When outsourcing goes sour, think before you act.
Insourcing because outsourcing has gone wrong is a mistake. If you are thinking of taking a business function back in-housebecause of failings either in your supplier or, indeed, because of failings of your own, pause for a minute.
By submitting your email address, you agree to receive emails regarding relevant topic offers from TechTarget and its partners. You can withdraw your consent at any time. Contact TechTarget at 275 Grove Street, Newton, MA.
There is one good reason to insource, to which I will come. But myriad technical issues, operational difficulties and relationship problems that can cause you to despair of ever having uttered the "O" word are not it. Insourcing for the sake of it merely compounds your troubles.
You might be forgiven for thinking insourcing was the latest outsourcing trend, based on some media reports. But what is really happening on the ground is far harder to discern, and therefore far more complex.
A number of surveys have suggested that something is wrong. Deloitte recently said that 64% of companies had brought deals back in-house. Dun & Bradstreet say that 50% fail by year five. PA Consulting Group reported that 15% were considering the insourcing route.
What the figures tell us
Apart from the obvious fact that the figures vary widely, they must also be seen in context and in terms of what they actually say.
First, the context: outsourcing is growing. It only stands to reason that the number of retreats will grow too. Orbys Consulting's research suggests the relative number of terminations is pretty constant.
Second, and even more importantly, the actuality. The bald figures distort the satisfaction that, for the most part, is felt. On the one hand, just because 64% of companies have brought deals back in-house does not mean that 64% of all outsourcing is terminal. Most of these companies will have several outsourcing deals.
It is also not surprising that many contracts are reconsidered five or more years down the line. For one thing, it is good practice to put periodic break clauses in agreements. And renegotiation is a must after such periods to reflect inevitable changes in the business and its operating environment.
Having said that, insourcing is an option that many are likely to consider at some point. Whether it is for the negative reasons of supplier factors (complacency, overselling, rising costs, and the like) or client factors (poor rationale, poor sourcing, poor internal management and so on). However, the reason why insourcing can compound troubles in these cases is twofold.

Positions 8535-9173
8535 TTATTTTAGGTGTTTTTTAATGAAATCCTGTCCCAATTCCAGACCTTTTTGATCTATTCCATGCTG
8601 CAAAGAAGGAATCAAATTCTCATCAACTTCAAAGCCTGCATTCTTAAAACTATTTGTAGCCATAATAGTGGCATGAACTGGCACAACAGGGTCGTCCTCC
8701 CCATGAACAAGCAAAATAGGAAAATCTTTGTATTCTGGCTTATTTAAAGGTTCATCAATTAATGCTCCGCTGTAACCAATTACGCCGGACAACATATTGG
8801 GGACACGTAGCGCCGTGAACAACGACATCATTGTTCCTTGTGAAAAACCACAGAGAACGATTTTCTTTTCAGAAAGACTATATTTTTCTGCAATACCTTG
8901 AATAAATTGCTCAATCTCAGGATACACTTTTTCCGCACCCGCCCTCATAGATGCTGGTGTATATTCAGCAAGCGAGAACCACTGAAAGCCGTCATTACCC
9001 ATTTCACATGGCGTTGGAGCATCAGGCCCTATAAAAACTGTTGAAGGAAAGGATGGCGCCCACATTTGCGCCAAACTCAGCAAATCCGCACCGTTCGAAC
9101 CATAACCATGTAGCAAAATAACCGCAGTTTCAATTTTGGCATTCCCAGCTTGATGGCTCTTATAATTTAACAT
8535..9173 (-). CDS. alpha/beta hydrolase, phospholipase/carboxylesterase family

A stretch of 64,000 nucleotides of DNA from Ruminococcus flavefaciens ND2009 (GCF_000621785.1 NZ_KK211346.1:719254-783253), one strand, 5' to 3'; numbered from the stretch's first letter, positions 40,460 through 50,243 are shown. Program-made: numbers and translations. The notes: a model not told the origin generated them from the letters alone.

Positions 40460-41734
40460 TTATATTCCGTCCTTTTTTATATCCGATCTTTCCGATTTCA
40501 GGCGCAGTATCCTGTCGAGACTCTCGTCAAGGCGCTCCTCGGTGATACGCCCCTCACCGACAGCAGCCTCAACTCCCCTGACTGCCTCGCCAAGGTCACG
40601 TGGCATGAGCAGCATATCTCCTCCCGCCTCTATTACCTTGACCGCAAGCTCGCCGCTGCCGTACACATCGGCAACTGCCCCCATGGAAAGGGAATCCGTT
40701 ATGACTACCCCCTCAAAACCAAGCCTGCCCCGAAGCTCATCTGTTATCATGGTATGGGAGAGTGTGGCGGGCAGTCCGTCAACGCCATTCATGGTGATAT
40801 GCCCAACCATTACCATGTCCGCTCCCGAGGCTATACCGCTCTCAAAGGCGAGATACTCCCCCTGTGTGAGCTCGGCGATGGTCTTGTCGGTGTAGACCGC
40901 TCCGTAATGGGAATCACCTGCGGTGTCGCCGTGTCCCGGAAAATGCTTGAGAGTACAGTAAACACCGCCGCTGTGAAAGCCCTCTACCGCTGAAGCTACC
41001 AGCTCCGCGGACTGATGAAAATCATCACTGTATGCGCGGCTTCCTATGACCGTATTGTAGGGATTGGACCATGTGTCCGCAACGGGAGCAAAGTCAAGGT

Issues with insourcing
First, insourcing can be as problematic as outsourcing was in the first place. In particular, in-house skills and systems that have been reduced or removed have to be returned, a process that carries risk and cost. Second, and more profoundly, insourcing for these reasons will only store up problems for the future.
Provided outsourcing has been reviewed alongside other sourcing options, in the vast majority of cases outsourcing is right in terms of the decision, but if it struggles to realise benefits, it goes wrong in the execution.
These issues can be put right, but if the fundamental reasons for outsourcing still hold - such as wanting to drive through efficiency, effectiveness and transformational changes - then to go back on the decision represents an opportunity cost for the business. When added to the cost of insourcing itself, the total might be very detrimental indeed.
There is one good reason to consider insourcing. That is when external factors are such that the situation in which the organisation finds itself has changed so much that it becomes not only attractive but right.
This does happen and there are well publicised examples toillustrate. For example, when JP Morgan merged with Bank One the economies of scale that it had sought by outsourcing with IBM were suddenly realisableinternally.
Alternatively, when Cable & Wireless decided to insource, again from a deal with IBM, the reasons were good, the company having found itself in a trading position where it wanted to exercise the kind of control over costs that could only be gained by insourcing.
These examples though are rare. They are extraordinary, so the insourcing that accompanies them should be as well. In most cases, it is far better to work in partnership with your supplier to get outsourcing right.
Mark Sukiennik is director of Orbys Consulting
Have your say: Do you agree with Mark Sukiennik that insourcing is problematic? If you have an opinion on this or any of the other articles in Computer Weekly, we want to hear from you. E-mail your thoughts to email@example.com